On Tuesday, people across eastern North Carolina headed to the polls to cast their ballot in the municipal elections... and results are in. Chris Thomas reports on how cities and towns across the region may be getting ready to see new faces in old places.
Now, a quick word of warning – the 2015 municipal elections aren’t over in North Carolina. Until the end of the Nov. 10 County canvasses – a final tally of all submitted ballots – none of the results are official.
But barring major voting improprieties, the book on this year’s election is, for all intents and purposes, closed. Written in it are the end of some careers in public office – at least for now. While many incumbents around the region sailed into wide margin victories, some now have a definite timeline for the end of a chapter in their lives.
In Greenville, Marion Blackburn, a three-term city council member from District 3, lost her bid for a fourth term to McLean Godley, a recent East Carolina University Graduate.
Rick Croskery, a physician and District 5 representative on the council, also lost his bid for reelection to P.J. Connelly, a real estate broker.
On the other hand, Allen Thomas, Mayor of Greenville waltzed back into mayor’s office, winning by nearly 12 and a half percent.
Thomas and the new city council also received marching orders from voters in Greenville. A $15.85 Million bond referendum for road and transportation projects, including additional funding for the 10th Street Connector, linking the town’s medical district with East Carolina University was approved by an overwhelming 40.98 percent margin.
According to ECU professor and returning City Council Member At-Large, Calvin Mercer, voters sent a clear message through their ballots, despite controversy over part of the bond - $750,000 – going toward expansion of the pedestrian-oriented Greenville Greenway, which is expected to be an east-west connector across the city.
“Unfortunately the five percent of the bond that was devoted to the Greenways got inordinate amount of attention, however, the fact that that got so much attention and the fact that the bond passed so overwhelmingly, I think, sends a message that the people of Greenville do want a broad vision of growth for their city, they are interested in growth that includes quality of life and adequate transportation of all sorts”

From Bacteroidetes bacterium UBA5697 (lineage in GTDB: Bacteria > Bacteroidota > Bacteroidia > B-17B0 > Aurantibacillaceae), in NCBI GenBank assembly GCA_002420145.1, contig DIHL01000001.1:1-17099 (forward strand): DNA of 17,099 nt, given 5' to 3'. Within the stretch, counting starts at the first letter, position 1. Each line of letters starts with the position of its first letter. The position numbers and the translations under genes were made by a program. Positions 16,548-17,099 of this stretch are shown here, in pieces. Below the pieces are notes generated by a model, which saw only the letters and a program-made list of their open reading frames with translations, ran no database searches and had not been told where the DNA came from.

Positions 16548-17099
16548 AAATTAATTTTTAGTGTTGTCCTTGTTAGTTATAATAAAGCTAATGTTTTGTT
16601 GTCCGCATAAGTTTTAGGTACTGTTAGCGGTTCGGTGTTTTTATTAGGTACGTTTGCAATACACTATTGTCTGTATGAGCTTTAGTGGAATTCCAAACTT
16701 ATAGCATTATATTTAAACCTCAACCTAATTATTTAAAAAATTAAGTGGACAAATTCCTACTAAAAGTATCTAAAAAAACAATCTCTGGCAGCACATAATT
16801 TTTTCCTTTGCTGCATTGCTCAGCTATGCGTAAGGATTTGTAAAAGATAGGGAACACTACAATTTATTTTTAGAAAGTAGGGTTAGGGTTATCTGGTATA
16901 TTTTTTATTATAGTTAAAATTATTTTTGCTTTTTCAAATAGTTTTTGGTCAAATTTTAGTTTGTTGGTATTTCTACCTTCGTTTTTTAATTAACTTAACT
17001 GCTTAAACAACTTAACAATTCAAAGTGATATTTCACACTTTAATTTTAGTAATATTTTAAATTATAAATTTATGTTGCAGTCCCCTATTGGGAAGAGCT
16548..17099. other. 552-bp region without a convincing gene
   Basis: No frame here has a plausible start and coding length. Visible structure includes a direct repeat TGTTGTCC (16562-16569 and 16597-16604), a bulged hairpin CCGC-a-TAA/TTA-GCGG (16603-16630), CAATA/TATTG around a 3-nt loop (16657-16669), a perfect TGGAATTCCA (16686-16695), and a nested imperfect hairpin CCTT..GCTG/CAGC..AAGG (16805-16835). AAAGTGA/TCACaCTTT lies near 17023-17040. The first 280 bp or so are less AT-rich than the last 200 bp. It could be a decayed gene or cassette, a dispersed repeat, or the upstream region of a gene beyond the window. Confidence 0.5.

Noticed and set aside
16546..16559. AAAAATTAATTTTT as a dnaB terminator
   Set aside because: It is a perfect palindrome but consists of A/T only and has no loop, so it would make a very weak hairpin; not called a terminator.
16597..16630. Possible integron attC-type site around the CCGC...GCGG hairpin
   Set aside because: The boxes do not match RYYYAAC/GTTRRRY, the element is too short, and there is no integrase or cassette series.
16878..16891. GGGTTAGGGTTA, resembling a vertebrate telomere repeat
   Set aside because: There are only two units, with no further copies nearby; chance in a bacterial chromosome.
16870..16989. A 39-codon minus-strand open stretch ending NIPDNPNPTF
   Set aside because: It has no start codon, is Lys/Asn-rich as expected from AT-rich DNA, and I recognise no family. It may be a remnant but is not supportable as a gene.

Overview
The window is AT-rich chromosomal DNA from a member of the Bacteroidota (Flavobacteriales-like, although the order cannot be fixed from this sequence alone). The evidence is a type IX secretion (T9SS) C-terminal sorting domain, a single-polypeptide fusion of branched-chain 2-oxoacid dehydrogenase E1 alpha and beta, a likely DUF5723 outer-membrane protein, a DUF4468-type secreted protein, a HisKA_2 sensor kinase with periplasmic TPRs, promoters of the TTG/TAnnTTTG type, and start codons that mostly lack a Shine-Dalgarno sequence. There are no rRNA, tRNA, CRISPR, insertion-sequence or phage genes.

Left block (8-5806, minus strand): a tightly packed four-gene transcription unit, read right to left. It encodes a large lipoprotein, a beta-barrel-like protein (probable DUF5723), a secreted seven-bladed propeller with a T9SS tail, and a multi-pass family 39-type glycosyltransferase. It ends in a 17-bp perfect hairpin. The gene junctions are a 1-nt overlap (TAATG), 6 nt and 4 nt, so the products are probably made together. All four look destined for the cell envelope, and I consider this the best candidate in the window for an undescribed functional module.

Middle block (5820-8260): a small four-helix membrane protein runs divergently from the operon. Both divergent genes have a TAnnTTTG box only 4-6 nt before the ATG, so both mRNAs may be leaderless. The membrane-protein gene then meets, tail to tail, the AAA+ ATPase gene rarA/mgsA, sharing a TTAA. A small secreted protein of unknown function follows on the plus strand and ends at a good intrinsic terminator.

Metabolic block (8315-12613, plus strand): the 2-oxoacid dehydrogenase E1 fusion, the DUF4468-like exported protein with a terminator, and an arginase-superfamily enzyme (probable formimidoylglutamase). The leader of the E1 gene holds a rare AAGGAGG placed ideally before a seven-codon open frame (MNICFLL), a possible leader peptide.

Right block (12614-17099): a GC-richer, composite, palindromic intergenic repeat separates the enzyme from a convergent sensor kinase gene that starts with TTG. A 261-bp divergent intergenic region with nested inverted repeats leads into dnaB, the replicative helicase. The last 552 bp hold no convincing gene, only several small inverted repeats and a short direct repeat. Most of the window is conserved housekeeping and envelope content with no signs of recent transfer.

A range of issues from crime to the, still, vacant Grainger Stadium were discussed during the city council election season in Kinston, which included a few upsets of their own, including Gordon Vermillion, a retired business man and former city council member. He said he was at the Lenoir County Board of Elections when the news came he’d reclaimed a seat on the council, edging out incumbent Kelly Jarman by about 361 votes.
While council newcomer Felicia Solomon’s victory didn’t come as a surprise to Kinston Free Press City and County Government reporter, Jennifer Cannon – Solomon got the lion’s share of the 8,876 votes cast – the other two seats were up for grabs.
“We had two incumbents, Sammy C. Akien and Kelly Jarman, so it was anticipated that… one or both of them could take the second or third seat, but we also had Gordon Vermillion, who was a previous city council member, and a Kinston business leader, as well as Tharol Branch, who has been a Kinston business man and very popular with the people and following up behind him is Steve Ragan, Michael Davis, Lenny Peterson, they all had support from different areas, so the second and third seats were a little bit up in the air”
Vermillion said he’s excited about his second round as a city councilman his number one priority for the next four years is ensuring Kinston rekindles a spirit of inclusiveness and community participation in civic matters – something he says he remembers fondly from his previous stint on the council in the 1990s and 2000s.
“Back when I was on the council, we did a lot of community outreach, we went and reached out to the community, and let them know what we were doing in terms of crime prevention and rather than tell them after the fact we actually brought them in and that did a lot to give them the encouragement to come forward and say ‘hey, we’ve got a problem over here.’”
Some other races of note in the region and the state.
- In North Topsail Beach in Onslow County, where beach nourishment has been a prominent topic of discussion, Mayor Daniel Tuman was unseated by challenger Fred Burns.
- The Town of Williamston in Martin County, will also have a new mayor. Joyce Whichard-Brown beat incumbent Tommy Roberson.
- In Havelock in Craven County, all the incumbent candidates on the ballot were victorious.
The Kinston Free Press, The Daily Reflector of Greenville and The Daily News of Jacksonville contributed to this report.
If you want to find out more about election results in Eastern North Carolina and throughout the state, visit the State Board of Election’s website at ncsbe.gov.